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Pre-existing topography strongly influenced Sangamonian transgression in the Apalachicola area. Late Pleistocene neritic and estuarine Biloxi and Gulfport barrier-complex deposits indicate that interglacial sea level rose from at least -37 m, relative to present sea level, to above +3 m. The Biloxi Formation provides a Gulf of Mexico-wide stratigraphic marker. Subsequent regression first was accompanied by river-channel incision at a level slightly lower than interglacial- and much higher than full glacial-erosion levels. Large eolian dunes formed over Gulfport barrier surfaces, reflecting the regional extent of a Wisconsinan wind system.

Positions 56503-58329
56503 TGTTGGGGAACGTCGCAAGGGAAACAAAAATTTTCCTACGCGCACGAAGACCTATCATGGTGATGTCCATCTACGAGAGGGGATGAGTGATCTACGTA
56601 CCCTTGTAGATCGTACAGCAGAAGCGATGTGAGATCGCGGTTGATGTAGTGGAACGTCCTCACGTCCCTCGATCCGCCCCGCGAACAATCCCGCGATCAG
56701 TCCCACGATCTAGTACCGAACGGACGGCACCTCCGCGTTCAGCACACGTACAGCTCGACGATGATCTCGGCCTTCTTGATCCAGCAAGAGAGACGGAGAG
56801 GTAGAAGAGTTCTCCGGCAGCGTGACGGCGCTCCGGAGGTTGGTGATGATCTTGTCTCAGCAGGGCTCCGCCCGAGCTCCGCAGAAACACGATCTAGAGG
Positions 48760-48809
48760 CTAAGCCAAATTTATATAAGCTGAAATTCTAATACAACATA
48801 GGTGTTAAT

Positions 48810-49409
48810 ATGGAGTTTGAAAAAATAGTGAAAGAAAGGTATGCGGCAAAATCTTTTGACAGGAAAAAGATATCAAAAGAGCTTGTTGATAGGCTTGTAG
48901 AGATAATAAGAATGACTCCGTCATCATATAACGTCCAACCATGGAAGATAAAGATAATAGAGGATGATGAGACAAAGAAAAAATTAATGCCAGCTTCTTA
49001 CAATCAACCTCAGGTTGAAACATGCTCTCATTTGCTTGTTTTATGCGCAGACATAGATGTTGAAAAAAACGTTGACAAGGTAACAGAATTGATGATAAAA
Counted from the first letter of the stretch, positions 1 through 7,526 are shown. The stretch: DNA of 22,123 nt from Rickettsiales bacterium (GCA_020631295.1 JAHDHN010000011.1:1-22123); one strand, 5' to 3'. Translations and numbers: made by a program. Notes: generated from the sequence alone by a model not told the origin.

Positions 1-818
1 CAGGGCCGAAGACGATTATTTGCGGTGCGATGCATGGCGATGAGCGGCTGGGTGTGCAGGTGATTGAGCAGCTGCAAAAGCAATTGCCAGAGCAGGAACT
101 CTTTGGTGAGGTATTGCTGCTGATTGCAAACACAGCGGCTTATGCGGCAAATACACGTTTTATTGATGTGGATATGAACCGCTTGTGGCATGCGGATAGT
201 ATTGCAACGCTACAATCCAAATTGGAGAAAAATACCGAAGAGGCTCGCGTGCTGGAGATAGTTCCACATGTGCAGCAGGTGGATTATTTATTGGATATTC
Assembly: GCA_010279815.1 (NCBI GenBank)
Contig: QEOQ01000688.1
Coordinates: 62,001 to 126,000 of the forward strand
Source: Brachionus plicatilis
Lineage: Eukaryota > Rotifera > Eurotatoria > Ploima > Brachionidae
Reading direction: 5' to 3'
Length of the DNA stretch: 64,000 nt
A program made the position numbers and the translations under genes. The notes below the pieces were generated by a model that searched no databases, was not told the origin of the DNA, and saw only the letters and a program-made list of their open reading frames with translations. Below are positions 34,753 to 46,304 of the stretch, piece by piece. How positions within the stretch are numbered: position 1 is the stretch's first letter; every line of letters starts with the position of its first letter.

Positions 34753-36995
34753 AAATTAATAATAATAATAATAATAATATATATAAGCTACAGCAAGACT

Antecedent Pleistocene topography also greatly influenced Holocene sedimentation and associated landforms. The late Holocene history of St. Vincent and “Little St. George” Islands and St. Joseph barrier spit is characterized by strandplain progradation. Unlike St. George Island, the St. Joseph barrier spit did not form through integration of emerging island cores. Multiple erosional episodes characterize the Quaternary barriers. Conclusive field evidence is lacking for Late Holocene sea-level fluctuations. Massive dilution by Apalachicola River runoff and resuspension/homogenization of the bay deposits by occasional hurricanes tend to diminish lateral and vertical salinity gradients in the record of the late Holocene sedimentary cycle. Unlike certain central Gulf Coast areas, contrasts in vertical salinity between Late Holocene lagoonal and neritic deposits in the Apalachicola are weak to nonexistent.

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